Stay tuned to our new posts and updates! Click to join us on WhatsApp L&C-Whatsapp & Telegram telegram Channel
ISSN 2231 - 699X | A Publication on Cinema & Allied Art Forms
 
 
Support LnC-Silhouette. Great reading for everyone, supported by readers. SUPPORT
L&C-Silhouette Subscribe
The L&C-Silhouette Basket
L&C-Silhouette Basket
A hand-picked basket of cherries from the world of most talked about books and popular posts on creative literature, reviews and interviews, movies and music, critiques and retrospectives ...
to enjoy, ponder, wonder & relish!

Abhijan: Soumitra Chatterjee’s Biopic – A Mosaic Missed

April 18, 2022 | By

Parambrata Chatterjee’s biopic of Soumitra Chatterjee, Abhijan, aspires to be an account of the great actor. It tries to portray a collage of events through flashbacks interspersed with Soumitra playing himself at the very end of his life. Shot as one of the very last films of his, Abhijan is much awaited. Silhouette editor Amitava Nag doesn’t attempt a formal review of the film. Rather, he tries to gauge what the film tries to explore and why it falls short of his expectations.

Abhijan

Abhijan poster

Later in his life, Pablo Picasso once confessed, “I no longer want to see new faces. Why should I? But I am always here to my friends…And their visits are that much more precious to me because I live in seclusion, like a prisoner. I would not wish my celebrity on anyone, not even my worst enemies. I suffer from it, physically. I protect myself as best I can. I barricade myself behind doors that are kept double locked night and day.” Pablo Picasso pursued an art, which thrives on isolation, in murmuring the recurrent pathos of the inner self flashing on the inner eye. A film actor, that too a star who had loved the adulation and adoration for more than sixty years, seclusion is a luxury, a novelty a star may aspire for but will seldom be allowed. Hence, the above words, which suit Picasso, will not, if ever, be uttered by Soumitra Chatterjee. No, he never did so, probably.

Yet, calming evenings that follow sweltering afternoons have been a witness to multiple times when he wished to have some solitude, when poetry washes off the drudgeries of day. Still, Soumitra Chatterjee is one who puts his face towards the Sun, to the light, to the external letting his shadows grow bigger, taller and mystique as the years went by. In my many interactions with him, it crossed my mind once or twice but maybe I forgot the opportune moment to ask the question. Maybe, the moment was there but I felt it to be a cruel question to ask. Watching Parambrata Chatterjee’s biopic of the man, Abhijan, the question passed my mind like a whiff, once again. When did Soumitra Chatterjee understand, he is shedding the cape of a star for the bigger shroud of an icon?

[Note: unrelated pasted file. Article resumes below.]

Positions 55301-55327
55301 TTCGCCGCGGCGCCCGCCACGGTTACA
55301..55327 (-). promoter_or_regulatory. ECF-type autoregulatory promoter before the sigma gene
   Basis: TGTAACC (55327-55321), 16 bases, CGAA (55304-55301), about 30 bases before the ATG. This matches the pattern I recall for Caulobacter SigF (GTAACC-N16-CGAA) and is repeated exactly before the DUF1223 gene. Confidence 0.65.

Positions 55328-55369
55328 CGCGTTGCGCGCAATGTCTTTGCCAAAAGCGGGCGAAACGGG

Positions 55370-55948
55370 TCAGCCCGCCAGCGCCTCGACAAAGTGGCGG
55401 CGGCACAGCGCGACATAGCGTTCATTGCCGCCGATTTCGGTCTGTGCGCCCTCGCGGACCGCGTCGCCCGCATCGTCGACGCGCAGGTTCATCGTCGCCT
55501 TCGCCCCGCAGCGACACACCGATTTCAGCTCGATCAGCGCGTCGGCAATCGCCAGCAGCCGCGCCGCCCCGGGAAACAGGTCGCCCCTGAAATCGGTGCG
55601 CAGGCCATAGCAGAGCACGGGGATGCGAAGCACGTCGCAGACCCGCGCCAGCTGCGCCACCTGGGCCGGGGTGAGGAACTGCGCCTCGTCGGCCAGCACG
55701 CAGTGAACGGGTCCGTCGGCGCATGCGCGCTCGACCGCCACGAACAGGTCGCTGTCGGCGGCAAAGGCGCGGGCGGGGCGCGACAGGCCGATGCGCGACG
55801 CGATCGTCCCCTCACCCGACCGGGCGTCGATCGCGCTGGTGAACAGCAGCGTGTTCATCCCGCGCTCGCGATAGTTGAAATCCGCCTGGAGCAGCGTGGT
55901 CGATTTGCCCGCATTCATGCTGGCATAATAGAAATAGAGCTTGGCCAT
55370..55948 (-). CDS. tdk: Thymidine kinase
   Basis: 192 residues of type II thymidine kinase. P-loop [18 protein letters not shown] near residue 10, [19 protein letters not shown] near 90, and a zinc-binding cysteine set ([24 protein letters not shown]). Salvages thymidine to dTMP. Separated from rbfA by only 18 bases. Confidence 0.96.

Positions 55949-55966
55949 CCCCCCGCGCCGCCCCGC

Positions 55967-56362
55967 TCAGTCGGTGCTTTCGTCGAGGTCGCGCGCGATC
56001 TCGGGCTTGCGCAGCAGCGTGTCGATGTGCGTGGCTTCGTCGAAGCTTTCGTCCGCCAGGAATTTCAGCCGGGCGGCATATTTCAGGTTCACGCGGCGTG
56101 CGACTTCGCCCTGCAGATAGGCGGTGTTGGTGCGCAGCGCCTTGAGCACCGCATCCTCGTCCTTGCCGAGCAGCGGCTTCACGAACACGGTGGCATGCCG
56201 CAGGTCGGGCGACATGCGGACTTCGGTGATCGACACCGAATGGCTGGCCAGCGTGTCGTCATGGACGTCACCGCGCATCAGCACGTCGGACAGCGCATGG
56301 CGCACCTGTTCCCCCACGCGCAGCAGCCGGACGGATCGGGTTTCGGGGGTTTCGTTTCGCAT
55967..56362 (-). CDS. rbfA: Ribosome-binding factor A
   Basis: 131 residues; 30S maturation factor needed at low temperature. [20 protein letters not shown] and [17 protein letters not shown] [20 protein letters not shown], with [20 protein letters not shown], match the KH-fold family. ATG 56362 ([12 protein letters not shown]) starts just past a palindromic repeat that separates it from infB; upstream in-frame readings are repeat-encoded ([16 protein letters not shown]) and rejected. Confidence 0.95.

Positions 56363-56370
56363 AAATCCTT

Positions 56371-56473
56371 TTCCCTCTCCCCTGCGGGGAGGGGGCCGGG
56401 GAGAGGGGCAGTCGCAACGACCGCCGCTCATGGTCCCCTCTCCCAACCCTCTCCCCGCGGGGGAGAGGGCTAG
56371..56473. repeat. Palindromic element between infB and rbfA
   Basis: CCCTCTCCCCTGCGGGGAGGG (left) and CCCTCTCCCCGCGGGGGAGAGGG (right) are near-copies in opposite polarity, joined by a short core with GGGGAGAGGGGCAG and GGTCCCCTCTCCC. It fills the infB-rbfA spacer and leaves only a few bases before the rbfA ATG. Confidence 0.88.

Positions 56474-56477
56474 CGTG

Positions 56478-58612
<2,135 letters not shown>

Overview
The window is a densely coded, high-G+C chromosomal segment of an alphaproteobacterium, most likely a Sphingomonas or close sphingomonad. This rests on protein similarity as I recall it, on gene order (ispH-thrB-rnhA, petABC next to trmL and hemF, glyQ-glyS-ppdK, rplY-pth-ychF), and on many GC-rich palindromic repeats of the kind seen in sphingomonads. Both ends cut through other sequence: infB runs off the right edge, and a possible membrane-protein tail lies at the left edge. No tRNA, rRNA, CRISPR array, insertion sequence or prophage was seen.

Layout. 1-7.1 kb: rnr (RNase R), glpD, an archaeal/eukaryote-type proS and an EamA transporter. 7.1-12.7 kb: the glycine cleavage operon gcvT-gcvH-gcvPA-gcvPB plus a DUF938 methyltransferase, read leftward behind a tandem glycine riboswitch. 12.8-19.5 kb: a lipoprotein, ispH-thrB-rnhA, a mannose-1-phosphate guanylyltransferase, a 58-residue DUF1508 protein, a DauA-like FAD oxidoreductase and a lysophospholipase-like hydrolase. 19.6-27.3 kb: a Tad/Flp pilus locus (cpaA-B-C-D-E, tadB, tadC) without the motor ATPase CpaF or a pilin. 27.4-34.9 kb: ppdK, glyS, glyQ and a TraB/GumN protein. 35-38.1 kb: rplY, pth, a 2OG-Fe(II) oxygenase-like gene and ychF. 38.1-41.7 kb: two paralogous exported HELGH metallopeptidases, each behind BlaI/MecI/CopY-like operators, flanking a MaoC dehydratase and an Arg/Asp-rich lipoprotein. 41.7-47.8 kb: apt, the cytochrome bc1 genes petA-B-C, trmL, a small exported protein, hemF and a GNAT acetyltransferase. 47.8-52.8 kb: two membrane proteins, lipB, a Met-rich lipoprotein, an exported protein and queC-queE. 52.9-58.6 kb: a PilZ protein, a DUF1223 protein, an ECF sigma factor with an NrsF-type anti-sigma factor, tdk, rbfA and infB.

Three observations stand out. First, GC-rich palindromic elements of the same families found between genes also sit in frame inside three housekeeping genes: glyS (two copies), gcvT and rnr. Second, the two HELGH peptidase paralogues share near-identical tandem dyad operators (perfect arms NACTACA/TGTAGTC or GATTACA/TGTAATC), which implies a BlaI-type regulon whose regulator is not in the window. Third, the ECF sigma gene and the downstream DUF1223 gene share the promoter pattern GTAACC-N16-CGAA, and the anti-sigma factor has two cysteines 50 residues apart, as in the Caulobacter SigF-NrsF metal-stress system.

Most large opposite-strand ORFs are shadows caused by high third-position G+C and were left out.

Soumitra Chatterjee playing himself in Abhijan

Soumitra Chatterjee playing himself in Abhijan

Shortly into the film, when the wrinkles of our dresses started to cling on to our bodies like faithful pets, Soumitra, in the film asks his biographer the focus of the biopic. The biographer tells him, with all good sense, that it is to know the man better. Soumitra smiles, one of his most benign ones and says, “Not easy.” That is in a sense, the essence of the task at hand. A biopic on a man who weighs so heavily on the Bengali psyche and that too, who is so near, so vibrant not so long ago, is indeed difficult. The director hence takes a shortcut. He tries to draw a portrait with events. And more so, the ones that adorn gossip magazines. Only in a distant few, mostly when Soumitra plays himself in the reel-real, we get a glimpse of a mind in action. The majority of others are in recollecting a past, which is still enlivened in our collective consciousness with such vividness that even a body double would have been redundant. Forget, Jissu Sengupta, who as the young Apu looked way over Soumitra’s age and weight in 1958 and quite a bit young as him after Satyajit Ray passed away in 1992. The flashback scenes follow the millennial trend of Bengali cinema, of nostalgia, repeatedly, at times garish, at others outlandish. What if nostalgia doesn’t bring in memories, irony, and farce? Good portraits must always include shadows. These shadows enhance the portrait further, firmer.

Jissu Sengupta as Soumitra Chatterjee

As he aged, like most elderly people, an apparent fear of death lurked in Soumitra’s inner depths. Coupled with tragedies at home, the miseries piled up on him like ants. The evenings are unfathomable, unliveable alone, he once told me. He needed a file of younger men and women to help him avoid facing the solemn realities of aging. He had a multitude of vision. He was extraordinarily immobile in his memories and translucently supple in his present. This gave Soumitra the edge to be so ruthlessly loyal with people half his age, literally.

The film questions Soumitra – why he remains so nonchalant to accolades. It is a puzzle he has answered more than the roles he played. The other being how come he agrees his inner self to act in mindless films that way outnumber the ones we will remember. He has always reasoned how acting in films is his profession, and how he seeks his mind out in poetry and even theatre. Yet, if we read his writings, watch his choice of roles, follow his temper we will probably understand his paternal feelings for his acted roles so long as they remained between “Action” and “Cut”. To him, the art of acting was a sea of possibilities until the shot is over. Then it is gone, out of him, beyond his touch, it is no more his.